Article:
I’m posted up at the Arlington Central Library today powering through some picture books and a bundle of other tasks–let’s dive in!
What Does Brown Mean to You? by Ron Grady
What a sweet book! A rhyming book taking you through the day of a Black boy looking for all the brown things around him. Not EXPLICITLY racial, but clearly coded to invite that conversation–he is Brown, his family is brown, the dog is brown, but so is soil that feeds their plants, and birds that fly in the sky, etc. I really enjoyed this one! The sparse background of illustrations helped it glide through and didn’t get you stuck studying anything too long.
The Museum of Lost Teeth by Elyssa Friedland, illustrated by Gladys Jose
This was a super cute concept—a tooth, the first to fall out of a kids mouth, narrates his anxiety about being loose, and where he goes: to a tooth museum run by tooth fairies. He tours the museum, etc. However, I found the writing a little…lackluster. It was a bit too “prim and neat and perfect for kids” or at least how a 40 year old might think kids want to be talked to. It didn’t FLOW but the illustrations were great and I’ll still recommend this to kids with loose teeth.
Sometimes It’s Nice to Be Alone by Amy Hest, illustrated by Philip Stead
I was not compelled by this one at all. It had LARGE text ,which I loved, and a chance to flip the book and look from a different angle, but overall the imagination/dreaming element of it that led to her thinking her friends were funky animals like giraffes and dinosaurs was just kind of…meh.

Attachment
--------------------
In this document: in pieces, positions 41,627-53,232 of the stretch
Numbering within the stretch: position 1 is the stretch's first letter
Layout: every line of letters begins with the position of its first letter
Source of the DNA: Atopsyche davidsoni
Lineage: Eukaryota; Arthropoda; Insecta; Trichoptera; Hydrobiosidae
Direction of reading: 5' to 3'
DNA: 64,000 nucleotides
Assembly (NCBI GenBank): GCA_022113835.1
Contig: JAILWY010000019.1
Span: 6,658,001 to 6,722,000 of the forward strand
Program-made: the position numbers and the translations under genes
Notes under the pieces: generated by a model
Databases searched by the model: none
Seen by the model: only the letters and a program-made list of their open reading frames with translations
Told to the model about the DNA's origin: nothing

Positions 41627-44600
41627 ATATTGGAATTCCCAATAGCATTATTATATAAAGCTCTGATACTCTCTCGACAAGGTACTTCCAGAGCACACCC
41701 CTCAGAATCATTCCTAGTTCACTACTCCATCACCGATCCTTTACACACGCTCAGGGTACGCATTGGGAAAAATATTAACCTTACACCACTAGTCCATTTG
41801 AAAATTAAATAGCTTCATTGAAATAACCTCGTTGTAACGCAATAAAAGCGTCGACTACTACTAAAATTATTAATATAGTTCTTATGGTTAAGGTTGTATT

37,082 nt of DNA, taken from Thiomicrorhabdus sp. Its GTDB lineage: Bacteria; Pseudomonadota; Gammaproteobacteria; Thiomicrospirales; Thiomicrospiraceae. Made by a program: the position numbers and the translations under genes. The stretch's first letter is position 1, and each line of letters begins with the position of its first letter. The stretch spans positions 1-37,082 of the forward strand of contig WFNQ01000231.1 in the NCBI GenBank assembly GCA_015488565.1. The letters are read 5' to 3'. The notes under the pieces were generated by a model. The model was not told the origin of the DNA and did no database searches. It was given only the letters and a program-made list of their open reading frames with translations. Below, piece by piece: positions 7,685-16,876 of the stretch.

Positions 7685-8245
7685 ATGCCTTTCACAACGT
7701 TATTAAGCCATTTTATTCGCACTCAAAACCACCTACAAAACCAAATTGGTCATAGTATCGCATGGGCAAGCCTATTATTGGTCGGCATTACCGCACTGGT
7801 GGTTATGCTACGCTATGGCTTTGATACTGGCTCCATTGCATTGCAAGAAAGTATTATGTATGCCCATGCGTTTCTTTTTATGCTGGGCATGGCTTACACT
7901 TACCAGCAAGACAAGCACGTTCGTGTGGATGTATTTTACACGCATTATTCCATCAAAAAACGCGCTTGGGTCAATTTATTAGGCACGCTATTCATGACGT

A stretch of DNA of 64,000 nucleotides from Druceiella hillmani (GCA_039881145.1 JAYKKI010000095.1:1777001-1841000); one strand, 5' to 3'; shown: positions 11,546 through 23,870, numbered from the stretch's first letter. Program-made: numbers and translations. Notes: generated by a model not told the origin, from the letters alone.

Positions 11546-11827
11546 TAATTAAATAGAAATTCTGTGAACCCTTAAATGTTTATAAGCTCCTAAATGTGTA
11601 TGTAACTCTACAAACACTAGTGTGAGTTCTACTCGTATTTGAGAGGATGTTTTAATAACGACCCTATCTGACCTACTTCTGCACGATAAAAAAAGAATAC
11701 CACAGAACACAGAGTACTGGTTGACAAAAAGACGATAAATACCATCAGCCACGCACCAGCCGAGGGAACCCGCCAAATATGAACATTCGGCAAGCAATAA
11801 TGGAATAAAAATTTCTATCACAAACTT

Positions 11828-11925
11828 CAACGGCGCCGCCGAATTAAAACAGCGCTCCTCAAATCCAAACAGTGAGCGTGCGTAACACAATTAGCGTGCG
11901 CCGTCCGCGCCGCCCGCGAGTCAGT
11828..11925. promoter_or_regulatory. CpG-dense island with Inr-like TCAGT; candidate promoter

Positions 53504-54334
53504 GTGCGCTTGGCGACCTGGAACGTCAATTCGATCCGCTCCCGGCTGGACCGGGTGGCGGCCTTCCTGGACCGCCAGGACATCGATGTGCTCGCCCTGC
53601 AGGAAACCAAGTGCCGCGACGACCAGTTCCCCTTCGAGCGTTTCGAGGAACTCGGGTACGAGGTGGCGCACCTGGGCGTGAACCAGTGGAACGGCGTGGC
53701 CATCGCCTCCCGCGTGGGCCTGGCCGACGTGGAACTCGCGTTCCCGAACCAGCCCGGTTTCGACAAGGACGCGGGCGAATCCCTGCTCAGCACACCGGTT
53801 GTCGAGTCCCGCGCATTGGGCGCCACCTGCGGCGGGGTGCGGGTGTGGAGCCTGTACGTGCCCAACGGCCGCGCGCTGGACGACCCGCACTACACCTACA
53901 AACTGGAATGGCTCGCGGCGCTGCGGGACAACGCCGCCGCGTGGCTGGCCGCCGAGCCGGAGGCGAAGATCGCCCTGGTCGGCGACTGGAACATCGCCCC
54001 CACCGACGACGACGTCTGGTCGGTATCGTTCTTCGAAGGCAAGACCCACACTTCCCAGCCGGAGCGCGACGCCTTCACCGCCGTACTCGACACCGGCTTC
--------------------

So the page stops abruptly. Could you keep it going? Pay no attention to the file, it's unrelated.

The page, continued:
Dim Sum, Here We Come! by Maple Lam
This is a sweet take on the “foodie” picture book–that takes place at a dim sum restaurant. The perspective on the huge, round table is interesting and will be fun for kids–but the core meaning is about sharing, loving family, etc. I didn’t love that the “conversations” were in the same font and un-delineated from description and the rest of the text–that will probably confuse some readers.
The Library Fish Learns to Read by Alyssa Satin Capucilli, illustrated by Gladys Jose
This is an adorable, very pro-library picture book–a follow up to Library Fish—but unfortunately, it’s just not really story time geared, even though the plot is! One page of this one is literally full text–it’s kind of crazy, honestly. I love the story, I love the character, and I love to put this in the hands of kids–but unfortunately, it’s not really read-aloud friendly unless you’ve got some very patient second graders.
The Three Little Guinea Pigs by Erica S. Perl and Amy Young.
This is a fun little take on the tale. A slightly older illustration style, but funny, relatable for kids who have guinea pigs as pets, and a familiar style: three little creatures make homes and a fox comes along to eat them, but they’re able to trick him in the end and live happily ever after. It’s also got a lot of facts in the back about guinea pigs.
I Have a Question by Andrew Arnold
Okay, I was intrigued by this super low-stakes picture book about a kid whose nervous about raising his hand during science class. He catastrophizes–imagines all the names people will call him, that he’ll have to move to outer space, etc, but of course, his question is SUPER VALID and inspires the other kids to ask questions too. Illustration style looks very computerized and out of a PBS cartoon, but it works, because this is a super casual book and kind of cute for that.
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